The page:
The Blackwing 602 is perhaps the most famous — and if not that, the most notable — wooden pencil in history. Here is its story.
What Is A Blackwing?
The “original” Blackwing 602, which was manufactured until 1998, is both a historical artifact and a timeless object that is equally at home in the 1960s and the 1990s, giving it an incredible 65 year lifespan.
The full name of the original pencil was “The Eberhard Faber Blackwing 602” but this changed a number of times over the pencil’s history and, in doing so, revealed an interesting story of this fabled writing instrument.
In later years we’ve seen pencils like the Palomino Blackwing 602 and the Blackwing Pearl, which are very different products but have a shared history with the original Blackwing 602.
The Blackwing 602 is a product of a time when people were using pencils frequently and there was both demand for innovation and space for differentiation. Manufacturers had space to experiment and develop features like custom ferrules and professional users had their pick of the pencils that were ideal for them — soft graphite for artists, long-lasting double-sides pencils for stenographers who needed to write long stretches at a time, and so on.
Blackwing 602 History
The story of the Blackwing 602 started in the 1930s. The pencil was made by Eberhard Faber and appeared in the company’s catalog in the 1933-1934 edition.
The Blackwing 602 was the follow-up to the popular Van Dyke 601 (and the successor to the Microtomic 603). It is characterized by a few shared features as well as some distinctive ones. The shared ones with this family of wooden pencils are:
- A long, flattened metal ferrule
- An extendable eraser in a metal clip
- A dark grey painted barrel
The Blackwing has always had distinctive features, most notably the lack of a pencil hardness grading. The Blackwing is the Blackwing, with no “2B” or “8H” modifiers to its name. Today the Palomino Blackwing is sold as the “Natural” or “Pearl” but those are new inventions, not historic ones.
The Blackwing 602 wasn’t sold a drawing pencil so the hardness grading wasn’t necessary. Rather it was sold as a premium pencil alongside its famous slogan:
“Half the Pressure, Twice the Speed.” The Blackwing never had, or needed, the high-tech sales pitch that was given to the Microtomic’s advanced lead or Eberhard Faber’s “complastic” graphite marketed for the Mongol line of pencils.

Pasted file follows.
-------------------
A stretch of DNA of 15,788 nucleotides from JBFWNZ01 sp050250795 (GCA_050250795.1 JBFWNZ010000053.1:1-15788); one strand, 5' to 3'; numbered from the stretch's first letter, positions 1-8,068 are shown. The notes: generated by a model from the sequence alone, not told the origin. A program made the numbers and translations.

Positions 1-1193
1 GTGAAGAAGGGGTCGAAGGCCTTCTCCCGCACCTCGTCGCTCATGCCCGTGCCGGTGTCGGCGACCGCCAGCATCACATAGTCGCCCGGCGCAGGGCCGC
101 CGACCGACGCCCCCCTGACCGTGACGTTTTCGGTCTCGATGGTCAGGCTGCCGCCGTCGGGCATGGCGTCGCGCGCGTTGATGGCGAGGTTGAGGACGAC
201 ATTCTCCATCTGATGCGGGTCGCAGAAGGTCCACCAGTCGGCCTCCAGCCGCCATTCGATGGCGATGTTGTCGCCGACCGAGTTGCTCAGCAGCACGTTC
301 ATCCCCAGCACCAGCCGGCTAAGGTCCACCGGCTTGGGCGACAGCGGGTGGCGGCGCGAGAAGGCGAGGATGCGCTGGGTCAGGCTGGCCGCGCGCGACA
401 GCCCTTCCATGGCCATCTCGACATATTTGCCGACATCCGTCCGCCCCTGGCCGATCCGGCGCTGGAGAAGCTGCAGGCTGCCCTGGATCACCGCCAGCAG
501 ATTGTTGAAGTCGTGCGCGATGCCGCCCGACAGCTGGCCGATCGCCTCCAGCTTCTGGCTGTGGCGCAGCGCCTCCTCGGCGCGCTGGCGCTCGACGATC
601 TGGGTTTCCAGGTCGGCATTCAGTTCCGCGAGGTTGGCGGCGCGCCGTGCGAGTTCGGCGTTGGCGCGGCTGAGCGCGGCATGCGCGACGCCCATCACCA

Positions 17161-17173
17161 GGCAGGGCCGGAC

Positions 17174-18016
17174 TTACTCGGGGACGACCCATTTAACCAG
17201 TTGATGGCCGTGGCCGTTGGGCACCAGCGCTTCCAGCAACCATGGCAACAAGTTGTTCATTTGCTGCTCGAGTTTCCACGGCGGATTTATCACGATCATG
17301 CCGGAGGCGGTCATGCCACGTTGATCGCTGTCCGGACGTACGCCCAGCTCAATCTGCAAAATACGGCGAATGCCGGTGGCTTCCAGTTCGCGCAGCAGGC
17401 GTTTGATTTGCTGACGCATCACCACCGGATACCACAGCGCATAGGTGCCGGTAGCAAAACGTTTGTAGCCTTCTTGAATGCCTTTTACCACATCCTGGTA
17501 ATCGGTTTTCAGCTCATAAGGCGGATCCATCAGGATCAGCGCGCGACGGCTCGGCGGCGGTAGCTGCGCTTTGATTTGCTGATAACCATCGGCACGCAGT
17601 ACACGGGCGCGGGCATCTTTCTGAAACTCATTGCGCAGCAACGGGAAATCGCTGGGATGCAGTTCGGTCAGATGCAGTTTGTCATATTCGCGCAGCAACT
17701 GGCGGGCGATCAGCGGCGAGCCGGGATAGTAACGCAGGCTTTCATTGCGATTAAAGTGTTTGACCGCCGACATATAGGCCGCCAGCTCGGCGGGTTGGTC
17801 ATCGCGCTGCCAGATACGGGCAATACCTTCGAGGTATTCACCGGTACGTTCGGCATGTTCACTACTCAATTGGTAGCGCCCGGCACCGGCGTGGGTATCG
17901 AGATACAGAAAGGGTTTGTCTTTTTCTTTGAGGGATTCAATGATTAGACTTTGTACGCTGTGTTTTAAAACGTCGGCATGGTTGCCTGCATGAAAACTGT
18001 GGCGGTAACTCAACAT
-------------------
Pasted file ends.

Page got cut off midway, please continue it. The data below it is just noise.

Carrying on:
Attributing the pencil’s invention to a single person is difficult but it’s typically associated with Eberhard Faber III, who was running the company at the time of its release and had a background in chemistry which could have helped with the development of the graphite formulation.
The Blackwing pencil isn’t easy to track back to a single patent but its design was foreshadowed in the 1921 patent entitled, “Eraser-holder” by Lothar W. Faber on behalf of the Eberhard Faber Pencil Company. This patent, US1373062A, describes the Blackwing’s unique ferrule and extendable eraser with its metal retention clip. This patent was technically for a pencil extender, not a full pencil, but the leap from one to the next is a logical one.
There is also a 1932 patent, US1970603A, outlining a process for making improved pencil lead which might be related, but aside from the dates lining up, it’s a leap to associate this with the Blackwing specifically.
The Faber Castell Years
In 1988 the Blackwing brand was sold to Faber Castell USA who owned it until 1994. Faber Castell (often spelled as “Faber-Castell”) changed the style of the Blackwing 602 in some minor ways (more on this below) and marketed the Blackwing in the US alongside some of the most prominent pencils of the day, like the Mongol, Velvet, Black Velvet, and Contak. The quality of the pencil seemed to remain consistent, though it’s not clear if any changed were made to the manufacturing process, graphite formula, etc.
Sanford And The End
In 1994 Blackwing was sold to Sanford, owners of Rotring and other major stationery brands. This happened in a roundabout way because Faber Castell was bought by Sanford Corp., which is a division of Newell-Rubbermaid.
Sanford at that point owned Eberhard Faber and produced the Blackwing from 1994 until its cancellation in 1998 as the Eberhard Faber Blackwing 602.